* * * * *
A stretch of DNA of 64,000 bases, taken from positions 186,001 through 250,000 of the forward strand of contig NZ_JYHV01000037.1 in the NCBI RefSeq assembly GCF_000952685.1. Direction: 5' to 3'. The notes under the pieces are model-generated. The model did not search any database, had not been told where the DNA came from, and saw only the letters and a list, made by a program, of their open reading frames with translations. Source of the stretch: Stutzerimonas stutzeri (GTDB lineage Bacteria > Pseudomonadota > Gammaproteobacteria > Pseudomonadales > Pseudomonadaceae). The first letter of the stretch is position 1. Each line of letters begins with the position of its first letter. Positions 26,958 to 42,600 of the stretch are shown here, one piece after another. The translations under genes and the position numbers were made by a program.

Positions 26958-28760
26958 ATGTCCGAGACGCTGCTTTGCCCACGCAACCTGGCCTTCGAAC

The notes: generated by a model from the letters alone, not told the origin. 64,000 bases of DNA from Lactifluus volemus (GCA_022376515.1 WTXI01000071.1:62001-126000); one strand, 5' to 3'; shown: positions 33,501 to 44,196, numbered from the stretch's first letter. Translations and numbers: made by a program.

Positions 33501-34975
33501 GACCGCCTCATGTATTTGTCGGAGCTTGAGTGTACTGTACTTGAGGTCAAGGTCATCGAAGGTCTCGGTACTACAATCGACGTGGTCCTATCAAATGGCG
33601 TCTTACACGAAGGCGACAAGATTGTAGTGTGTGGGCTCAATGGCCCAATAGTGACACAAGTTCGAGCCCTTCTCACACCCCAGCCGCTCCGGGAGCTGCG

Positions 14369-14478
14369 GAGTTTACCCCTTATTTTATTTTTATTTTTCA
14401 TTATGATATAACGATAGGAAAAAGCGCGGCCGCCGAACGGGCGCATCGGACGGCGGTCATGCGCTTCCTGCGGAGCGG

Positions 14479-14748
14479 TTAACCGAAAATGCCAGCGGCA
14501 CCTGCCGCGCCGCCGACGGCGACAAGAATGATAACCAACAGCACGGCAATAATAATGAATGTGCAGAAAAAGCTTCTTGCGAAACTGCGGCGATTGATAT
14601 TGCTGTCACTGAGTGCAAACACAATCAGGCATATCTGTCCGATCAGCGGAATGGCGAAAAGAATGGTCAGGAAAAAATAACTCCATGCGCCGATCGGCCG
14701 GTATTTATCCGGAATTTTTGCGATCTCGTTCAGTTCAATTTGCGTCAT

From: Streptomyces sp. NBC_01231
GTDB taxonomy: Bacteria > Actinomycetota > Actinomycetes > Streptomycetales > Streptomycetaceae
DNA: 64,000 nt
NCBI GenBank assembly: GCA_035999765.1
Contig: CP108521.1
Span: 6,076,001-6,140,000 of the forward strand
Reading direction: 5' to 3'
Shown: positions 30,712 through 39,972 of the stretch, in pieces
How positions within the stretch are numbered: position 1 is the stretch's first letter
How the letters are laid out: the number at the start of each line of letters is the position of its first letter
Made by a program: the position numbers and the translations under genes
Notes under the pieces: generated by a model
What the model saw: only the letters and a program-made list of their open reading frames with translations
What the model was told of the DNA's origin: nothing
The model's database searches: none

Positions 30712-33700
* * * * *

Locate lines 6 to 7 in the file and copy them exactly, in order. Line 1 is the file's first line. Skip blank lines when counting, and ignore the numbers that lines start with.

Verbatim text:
33501 GACCGCCTCATGTATTTGTCGGAGCTTGAGTGTACTGTACTTGAGGTCAAGGTCATCGAAGGTCTCGGTACTACAATCGACGTGGTCCTATCAAATGGCG
33601 TCTTACACGAAGGCGACAAGATTGTAGTGTGTGGGCTCAATGGCCCAATAGTGACACAAGTTCGAGCCCTTCTCACACCCCAGCCGCTCCGGGAGCTGCG